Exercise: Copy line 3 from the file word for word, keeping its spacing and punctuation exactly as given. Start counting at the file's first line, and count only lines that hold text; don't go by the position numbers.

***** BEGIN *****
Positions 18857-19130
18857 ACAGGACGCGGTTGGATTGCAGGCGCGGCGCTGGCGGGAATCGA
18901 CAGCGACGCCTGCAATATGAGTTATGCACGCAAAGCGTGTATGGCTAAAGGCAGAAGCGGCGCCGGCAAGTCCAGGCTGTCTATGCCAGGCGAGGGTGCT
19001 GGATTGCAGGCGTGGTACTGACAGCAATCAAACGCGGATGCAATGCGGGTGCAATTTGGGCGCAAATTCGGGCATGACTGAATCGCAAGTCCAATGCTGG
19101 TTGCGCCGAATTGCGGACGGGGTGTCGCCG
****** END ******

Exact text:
18901 CAGCGACGCCTGCAATATGAGTTATGCACGCAAAGCGTGTATGGCTAAAGGCAGAAGCGGCGCCGGCAAGTCCAGGCTGTCTATGCCAGGCGAGGGTGCT